PHOENIX, AZ.- Phoenix Art Museum
announced the acquisition of a monumental new light installation by internationally renowned artist James Turrell known as the sculptor of light. This compelling new work, Mohl ip, purchased with funds provided by the Museums Contemporary Forum, is the largest of the artists Tall Glass series, the only neon Tall Glass in the United States and the first to be permanently on view in a public museum.
This is a major acquisition by a seminal artist working today, commented James Ballinger, The Sybil Harrington Director, Phoenix Art Museum. Turrells light sculptures, Skyspaces and work at Roden Crater in northern Arizona, have brought him worldwide recognition. Given his importance both on the international art scene and here in Arizona, we are delighted to have this impressive new piece continuously on display in and in our collection.
Mohl ip consists of a core of neon panels which are individually programmed by the artist to create a subtle shift in color over time, similar to the deliberate but beautiful fashion in which the sky changes from late afternoon to night. Seen through a diffusing panel of glass, the careful construction ensures that the viewer sees only a floating, changing field of lighta subtle revelatory experience of light as tangible entities and physical presence.
Since the 1960s, Turrells work has explored the interaction of light and space, drawing on his knowledge of mathematics, perceptual psychology and optics. At an impressive 10 x 20 ft, Mohl ip, a transliteration of the Korean term that alludes to the visual purple or pale blue light seen with the eyes closed in the early stages of meditation, is the hypnotic new centerpiece of the Phoenix Art Museums Cummings Great Hall. Turrell described it as a visual mantra.
Mohl ip encapsulates Turrells career-long investigation into the manipulating light as an aesthetic and physical material that he began in 1966 with his Mendota Stoppage series and continued with his Ganzefeld pieces and Skyspaces, commented Sara Cochran, curator of Modern and Contemporary Art, Phoenix Art Museum.
This dynamic and exquisite installation also demonstrates the artists on-going interest in shaping the viewers experience so that they are able to perceive themselves perceiving. It is a powerful and delightful investigation of the very act of seeing that the public will have to experience for themselves to understand it.
Since 1968 when Turrell received a grant from the National Endowment for the Arts, the artist has been a recipient of 21 awards including the John D. and Catherine T. MacArthur Foundation Fellowship (1984), the Chevalier des Arts et des Lettres by the French Government (1991) and the Governors Arts Award, Artist of the Year, Arizona (1997). His work has been featured in over 160 solo exhibitions worldwide and can be seen in more than 70 international collections including: The Museum of Contemporary Art, Los Angeles; The Museum of Fine Arts, Houston; The Museum of Modern Art, New York; Panza Collection, Varese, Italy; Sprengel Museum, Hanover, Germany; and Whitney Museum of American Art, New York.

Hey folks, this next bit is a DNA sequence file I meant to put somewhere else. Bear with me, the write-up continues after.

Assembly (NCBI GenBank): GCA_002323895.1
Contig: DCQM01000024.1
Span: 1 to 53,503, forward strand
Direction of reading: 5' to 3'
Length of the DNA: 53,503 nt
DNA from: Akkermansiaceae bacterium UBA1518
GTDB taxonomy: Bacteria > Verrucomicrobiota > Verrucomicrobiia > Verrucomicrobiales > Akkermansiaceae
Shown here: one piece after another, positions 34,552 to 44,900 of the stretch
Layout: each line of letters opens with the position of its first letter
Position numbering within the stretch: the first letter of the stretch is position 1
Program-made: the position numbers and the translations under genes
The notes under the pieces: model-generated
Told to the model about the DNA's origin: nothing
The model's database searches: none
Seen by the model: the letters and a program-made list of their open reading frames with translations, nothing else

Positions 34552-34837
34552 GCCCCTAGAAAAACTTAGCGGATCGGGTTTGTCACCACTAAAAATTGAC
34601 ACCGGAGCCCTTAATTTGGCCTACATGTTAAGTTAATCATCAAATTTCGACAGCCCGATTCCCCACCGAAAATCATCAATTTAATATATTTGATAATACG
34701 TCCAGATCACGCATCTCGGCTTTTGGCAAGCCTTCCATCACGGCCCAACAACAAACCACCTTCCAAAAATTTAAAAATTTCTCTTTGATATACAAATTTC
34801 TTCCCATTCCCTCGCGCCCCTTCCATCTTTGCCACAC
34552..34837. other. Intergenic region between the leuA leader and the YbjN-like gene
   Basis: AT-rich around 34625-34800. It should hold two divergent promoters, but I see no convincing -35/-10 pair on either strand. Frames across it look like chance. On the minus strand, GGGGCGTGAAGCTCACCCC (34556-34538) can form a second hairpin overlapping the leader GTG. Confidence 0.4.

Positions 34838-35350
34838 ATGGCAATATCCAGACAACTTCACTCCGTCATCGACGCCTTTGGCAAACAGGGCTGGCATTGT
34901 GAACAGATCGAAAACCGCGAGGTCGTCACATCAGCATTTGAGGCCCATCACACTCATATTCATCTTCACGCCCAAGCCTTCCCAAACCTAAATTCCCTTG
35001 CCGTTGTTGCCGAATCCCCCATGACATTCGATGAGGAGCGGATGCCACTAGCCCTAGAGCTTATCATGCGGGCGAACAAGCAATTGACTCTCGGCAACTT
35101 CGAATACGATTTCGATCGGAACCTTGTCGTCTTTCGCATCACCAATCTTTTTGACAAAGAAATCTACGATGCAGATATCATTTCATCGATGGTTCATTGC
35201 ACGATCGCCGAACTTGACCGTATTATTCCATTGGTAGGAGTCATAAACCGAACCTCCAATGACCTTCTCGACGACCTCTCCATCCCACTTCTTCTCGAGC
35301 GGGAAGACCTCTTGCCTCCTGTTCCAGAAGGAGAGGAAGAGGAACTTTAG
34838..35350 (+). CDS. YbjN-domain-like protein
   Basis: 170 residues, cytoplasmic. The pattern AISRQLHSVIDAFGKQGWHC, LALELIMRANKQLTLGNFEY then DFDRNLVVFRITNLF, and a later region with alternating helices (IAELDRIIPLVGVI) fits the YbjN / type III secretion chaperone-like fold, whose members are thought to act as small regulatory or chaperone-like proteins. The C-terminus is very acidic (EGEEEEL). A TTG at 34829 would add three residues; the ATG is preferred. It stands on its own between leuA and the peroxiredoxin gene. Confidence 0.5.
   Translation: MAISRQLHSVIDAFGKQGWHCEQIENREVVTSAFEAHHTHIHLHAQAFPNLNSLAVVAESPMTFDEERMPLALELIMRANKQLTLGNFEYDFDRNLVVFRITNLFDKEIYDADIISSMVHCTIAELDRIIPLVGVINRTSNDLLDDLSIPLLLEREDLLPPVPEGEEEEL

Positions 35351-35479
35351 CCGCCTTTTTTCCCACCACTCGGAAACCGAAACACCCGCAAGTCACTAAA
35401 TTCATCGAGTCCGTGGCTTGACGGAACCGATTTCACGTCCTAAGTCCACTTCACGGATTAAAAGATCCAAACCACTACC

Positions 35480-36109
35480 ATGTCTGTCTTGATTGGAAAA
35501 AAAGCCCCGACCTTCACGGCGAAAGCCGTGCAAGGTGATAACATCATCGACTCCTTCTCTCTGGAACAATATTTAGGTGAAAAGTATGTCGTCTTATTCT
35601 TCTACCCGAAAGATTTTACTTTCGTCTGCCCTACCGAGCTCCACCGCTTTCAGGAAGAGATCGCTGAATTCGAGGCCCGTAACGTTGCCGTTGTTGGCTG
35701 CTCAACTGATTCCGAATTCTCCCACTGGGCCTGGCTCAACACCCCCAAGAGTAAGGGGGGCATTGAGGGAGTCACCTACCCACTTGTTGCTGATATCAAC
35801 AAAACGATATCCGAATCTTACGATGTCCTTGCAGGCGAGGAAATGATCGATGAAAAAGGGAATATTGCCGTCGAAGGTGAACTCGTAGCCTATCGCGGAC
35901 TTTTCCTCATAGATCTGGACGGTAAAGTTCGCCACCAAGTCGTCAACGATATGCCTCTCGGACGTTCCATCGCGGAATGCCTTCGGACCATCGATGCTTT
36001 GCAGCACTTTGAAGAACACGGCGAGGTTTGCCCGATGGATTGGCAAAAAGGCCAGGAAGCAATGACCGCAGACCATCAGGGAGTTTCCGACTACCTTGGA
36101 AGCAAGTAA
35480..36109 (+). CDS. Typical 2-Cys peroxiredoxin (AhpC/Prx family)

In 1972, Turrell began transforming Roden Crater, a natural cinder volcano situated on the southwestern edge of the Painted Desert in northern Arizona, into a large-scale artwork. Through the medium of light, the piece relates to the surrounding sky, land and culture. It is also a massive naked-eye observatory designed specifically for the viewing of celestial phenomena.
Phoenix Art Museums Contemporary Collection is one of the most active and growing areas of the Museum. Displayed in the 30,000 sq. ft. world-class Ellen and Howard Katz Wing for Modern Art created by architects Tod Williams/Billie Tsien and Associates, the collection includes large-scale photography, outdoor sculpture, and art created in a variety of surprising and unexpected materials, plus more "traditional" paintings on canvas. Mohl ip joins several other iconic works in the collection by Cornelia Parker, Yoyoi Kusama, Julian Opie and Josiah McElheny, some of the leading artists of our time.
To celebrate the installation and unveiling of Mohl ip, the Museum will have several other Turrell works on view for a limited time including photographs and plans of Roden Crater, limited edition prints with Segura Publications and the model for a former unrealized project with Phoenix Art Museum.
James Turrell's Tall Glass piece Mohl ip is a Museum purchase with funds provided by the Museums support organization Contemporary Forum. Contemporary Forum is dedicated to promoting interest, knowledge and understanding of contemporary art through education programs and acquisition of contemporary art for the Museum's collection. In addition, the Forum sponsors exhibitions of contemporary art and provides contact for its members with artists, galleries, collectors and art educators on a national and international level.